One of our year end traditions is to pick our favorite tools of the year. Usually this list contains 10 or 12 tools, but this was no ordinary year. Our December issue has our choices on the 16 best new tools. Here is a brief excerpt from the article:
Steel City Machinery
We’ve never given a “Best New Tool” award to a company’s entire line of machinery, but this is an exceptional year, and Steel City makes exceptional tools. Elsewhere on the blog are reports on our first impressions of their small table saw.
These tools are serious, as evidenced by the close look we gave the company’s table saws. The trunnions on the company’s three styles of cabinet saws look like the trunnions on older beefy machines we’re familiar with. The T-square-style fences on the saws glide smoothly across the table , thanks to some clever engineering. And what is also nice is what the saws don’t have: a lot of bells and whistles. Instead, the company’s engineers upgraded what was important, such as the optional titanium nitrite coating for the top, which reduces galling and rust.
This was the same level of attention to detail throughout the line. The 15″ planer comes standard with a clever Wixey-brand digital depth gauge , the only upgrade a machine like this needs.
The Steel City steel-frame band saws (a 14″ cast-iron saw is in the works) are thoughtfully designed with a tensioning system that uses two springs. Plus, on the band saw as well as all the other machines, many of the handles are metal instead of the plastic we’ve come to expect.
And the prices? You’ll be pleased. The machines aren’t a low-price leader, but they do seem a lot of machine for the money. Additionally, we just received a report that Steel City will be offering rebates of $50-$200 on their machines from Nov. 1 to Jan. 31, 2007.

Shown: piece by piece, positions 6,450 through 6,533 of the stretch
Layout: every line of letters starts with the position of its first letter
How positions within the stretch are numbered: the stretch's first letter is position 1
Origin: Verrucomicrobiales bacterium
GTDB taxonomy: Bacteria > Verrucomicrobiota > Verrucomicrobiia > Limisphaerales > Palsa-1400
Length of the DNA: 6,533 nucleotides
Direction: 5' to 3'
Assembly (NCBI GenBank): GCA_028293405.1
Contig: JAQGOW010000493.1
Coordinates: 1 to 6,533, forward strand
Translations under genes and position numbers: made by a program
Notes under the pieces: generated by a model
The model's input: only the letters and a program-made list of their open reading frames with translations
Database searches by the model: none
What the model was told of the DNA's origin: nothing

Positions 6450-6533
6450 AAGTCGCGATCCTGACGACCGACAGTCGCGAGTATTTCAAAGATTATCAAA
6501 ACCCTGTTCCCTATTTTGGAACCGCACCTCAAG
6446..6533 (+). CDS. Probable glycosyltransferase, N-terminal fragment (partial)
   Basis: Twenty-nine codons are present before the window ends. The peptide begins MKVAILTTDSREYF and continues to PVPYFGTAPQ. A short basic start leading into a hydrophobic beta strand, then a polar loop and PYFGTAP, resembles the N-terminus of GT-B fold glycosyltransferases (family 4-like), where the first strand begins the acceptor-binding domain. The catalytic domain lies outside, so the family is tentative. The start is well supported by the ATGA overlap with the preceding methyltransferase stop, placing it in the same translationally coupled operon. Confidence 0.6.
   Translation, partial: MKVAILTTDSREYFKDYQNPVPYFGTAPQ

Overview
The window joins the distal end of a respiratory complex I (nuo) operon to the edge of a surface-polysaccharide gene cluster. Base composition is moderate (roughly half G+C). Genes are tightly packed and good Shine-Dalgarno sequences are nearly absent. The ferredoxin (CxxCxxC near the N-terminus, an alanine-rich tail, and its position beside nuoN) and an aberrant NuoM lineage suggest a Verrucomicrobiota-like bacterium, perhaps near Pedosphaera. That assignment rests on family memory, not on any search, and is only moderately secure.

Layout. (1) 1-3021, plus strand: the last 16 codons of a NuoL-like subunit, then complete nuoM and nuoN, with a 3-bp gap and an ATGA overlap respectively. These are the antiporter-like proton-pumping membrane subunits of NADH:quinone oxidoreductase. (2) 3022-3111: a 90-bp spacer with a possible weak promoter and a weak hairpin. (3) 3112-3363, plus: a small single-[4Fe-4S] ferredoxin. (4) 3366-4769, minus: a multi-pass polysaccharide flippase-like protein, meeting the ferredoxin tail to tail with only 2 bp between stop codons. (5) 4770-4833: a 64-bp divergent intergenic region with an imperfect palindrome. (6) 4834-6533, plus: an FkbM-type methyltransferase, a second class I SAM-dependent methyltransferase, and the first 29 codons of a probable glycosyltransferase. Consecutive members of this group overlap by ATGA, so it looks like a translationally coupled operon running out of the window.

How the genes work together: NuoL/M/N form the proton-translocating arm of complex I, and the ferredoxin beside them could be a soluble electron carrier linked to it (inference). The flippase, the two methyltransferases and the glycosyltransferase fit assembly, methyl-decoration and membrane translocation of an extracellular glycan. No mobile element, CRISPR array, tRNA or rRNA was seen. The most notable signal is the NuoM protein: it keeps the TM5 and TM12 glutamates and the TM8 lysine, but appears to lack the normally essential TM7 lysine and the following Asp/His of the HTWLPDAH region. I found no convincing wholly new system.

Of course, the proof will be in how these machines perform, and we’re making plans to test several more of the tools in the line. But after inspecting the entire line machines like a customer would in a store, I can honestly say I was ready to get out my checkbook and plunk some serious money down on these tools. And after 10 years of seeing more new tools than I can count, that is saying something.
Lie-Nielsen Shave Horse
I’ve gotten to work on a lot of shave horses at chairmaking classes and at other woodworkers’ shops. This one is the most comfortable, easy-to-use and versatile one I’ve ever straddled.
Designed by Kentucky Chair-maker Brian Boggs, this shave horse from Lie-Nielsen Toolworks lets you quickly move the head up and down for different stock thicknesses. And the leather on the head grips the stock with remarkable tenacity , it is almost impossible to pull your spindle stock out of the jaws, even in a heavy cut with a drawknife. The sculpted seat, which is nice for long spindle-shaping sessions, adjusts back and forth with ease so you can apply just the right amount of pressure to your work without straining your legs.
There are many plans for making your own shave horse out there, but if you’d rather just giddyap and get on with chairmaking, this shave horse belongs in the winner’s circle.
Here are some supplies and tools we find essential in our everyday work around the shop. We may receive a commission from sales referred by our links; however, we have carefully selected these products for their usefulness and quality.